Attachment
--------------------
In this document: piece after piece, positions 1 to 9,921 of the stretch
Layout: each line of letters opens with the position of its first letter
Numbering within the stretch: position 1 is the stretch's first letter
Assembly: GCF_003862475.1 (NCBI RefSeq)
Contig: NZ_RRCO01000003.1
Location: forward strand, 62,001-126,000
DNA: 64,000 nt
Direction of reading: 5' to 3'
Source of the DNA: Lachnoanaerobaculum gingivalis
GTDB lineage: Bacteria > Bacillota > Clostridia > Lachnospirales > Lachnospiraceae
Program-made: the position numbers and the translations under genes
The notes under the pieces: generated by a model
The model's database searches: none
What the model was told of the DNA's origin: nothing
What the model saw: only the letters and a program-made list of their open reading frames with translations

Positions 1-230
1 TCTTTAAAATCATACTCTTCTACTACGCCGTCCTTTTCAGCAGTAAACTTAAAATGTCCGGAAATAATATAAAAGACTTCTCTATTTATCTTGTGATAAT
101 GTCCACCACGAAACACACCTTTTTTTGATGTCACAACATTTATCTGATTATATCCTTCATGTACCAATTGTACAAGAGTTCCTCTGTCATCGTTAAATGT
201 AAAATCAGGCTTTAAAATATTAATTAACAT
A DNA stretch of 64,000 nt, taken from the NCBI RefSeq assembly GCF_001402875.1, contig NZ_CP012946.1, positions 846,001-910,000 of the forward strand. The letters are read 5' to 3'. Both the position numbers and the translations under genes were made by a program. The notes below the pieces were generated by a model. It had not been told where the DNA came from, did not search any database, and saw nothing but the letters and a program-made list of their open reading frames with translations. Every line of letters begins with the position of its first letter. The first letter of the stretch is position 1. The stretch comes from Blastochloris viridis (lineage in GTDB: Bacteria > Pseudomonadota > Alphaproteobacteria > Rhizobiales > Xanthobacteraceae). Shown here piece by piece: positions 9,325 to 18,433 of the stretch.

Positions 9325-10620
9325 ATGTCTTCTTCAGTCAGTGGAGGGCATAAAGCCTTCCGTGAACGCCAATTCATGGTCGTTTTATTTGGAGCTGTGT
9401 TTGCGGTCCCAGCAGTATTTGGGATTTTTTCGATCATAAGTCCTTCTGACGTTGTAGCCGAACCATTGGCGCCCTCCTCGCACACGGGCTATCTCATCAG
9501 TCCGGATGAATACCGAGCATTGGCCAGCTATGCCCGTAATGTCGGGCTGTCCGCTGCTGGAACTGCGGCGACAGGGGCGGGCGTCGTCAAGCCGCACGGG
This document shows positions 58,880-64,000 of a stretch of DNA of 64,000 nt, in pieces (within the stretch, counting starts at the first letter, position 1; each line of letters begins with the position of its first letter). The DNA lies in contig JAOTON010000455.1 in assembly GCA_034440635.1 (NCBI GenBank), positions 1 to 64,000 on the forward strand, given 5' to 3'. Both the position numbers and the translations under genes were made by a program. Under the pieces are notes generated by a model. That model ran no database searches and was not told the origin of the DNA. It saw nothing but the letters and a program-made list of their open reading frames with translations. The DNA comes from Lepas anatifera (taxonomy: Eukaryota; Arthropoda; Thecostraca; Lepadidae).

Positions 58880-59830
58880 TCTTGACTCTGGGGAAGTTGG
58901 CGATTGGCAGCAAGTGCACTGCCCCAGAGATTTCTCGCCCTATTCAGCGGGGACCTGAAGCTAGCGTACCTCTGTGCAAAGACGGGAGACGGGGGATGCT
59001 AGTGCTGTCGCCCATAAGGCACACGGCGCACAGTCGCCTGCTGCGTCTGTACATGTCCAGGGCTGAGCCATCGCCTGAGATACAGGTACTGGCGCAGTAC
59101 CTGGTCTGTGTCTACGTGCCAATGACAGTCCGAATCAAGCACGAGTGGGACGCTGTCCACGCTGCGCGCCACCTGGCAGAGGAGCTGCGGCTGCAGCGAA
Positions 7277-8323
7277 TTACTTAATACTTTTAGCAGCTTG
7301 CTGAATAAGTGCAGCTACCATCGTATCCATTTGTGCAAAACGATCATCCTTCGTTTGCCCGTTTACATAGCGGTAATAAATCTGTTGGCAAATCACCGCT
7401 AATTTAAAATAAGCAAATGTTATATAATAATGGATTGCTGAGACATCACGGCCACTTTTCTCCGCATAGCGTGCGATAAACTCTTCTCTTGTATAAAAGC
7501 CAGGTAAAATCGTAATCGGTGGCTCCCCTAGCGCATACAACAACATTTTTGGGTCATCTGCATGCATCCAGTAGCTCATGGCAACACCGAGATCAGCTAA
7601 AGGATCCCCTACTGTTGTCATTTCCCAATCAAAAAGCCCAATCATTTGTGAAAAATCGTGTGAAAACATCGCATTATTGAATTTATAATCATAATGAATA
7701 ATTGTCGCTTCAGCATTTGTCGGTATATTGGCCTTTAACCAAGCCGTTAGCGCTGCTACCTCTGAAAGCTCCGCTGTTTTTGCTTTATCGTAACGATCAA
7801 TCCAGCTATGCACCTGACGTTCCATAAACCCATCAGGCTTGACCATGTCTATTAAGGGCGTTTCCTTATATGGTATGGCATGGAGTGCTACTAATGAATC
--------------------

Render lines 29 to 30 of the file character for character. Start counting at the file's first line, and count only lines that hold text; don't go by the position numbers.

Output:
59001 AGTGCTGTCGCCCATAAGGCACACGGCGCACAGTCGCCTGCTGCGTCTGTACATGTCCAGGGCTGAGCCATCGCCTGAGATACAGGTACTGGCGCAGTAC
59101 CTGGTCTGTGTCTACGTGCCAATGACAGTCCGAATCAAGCACGAGTGGGACGCTGTCCACGCTGCGCGCCACCTGGCAGAGGAGCTGCGGCTGCAGCGAA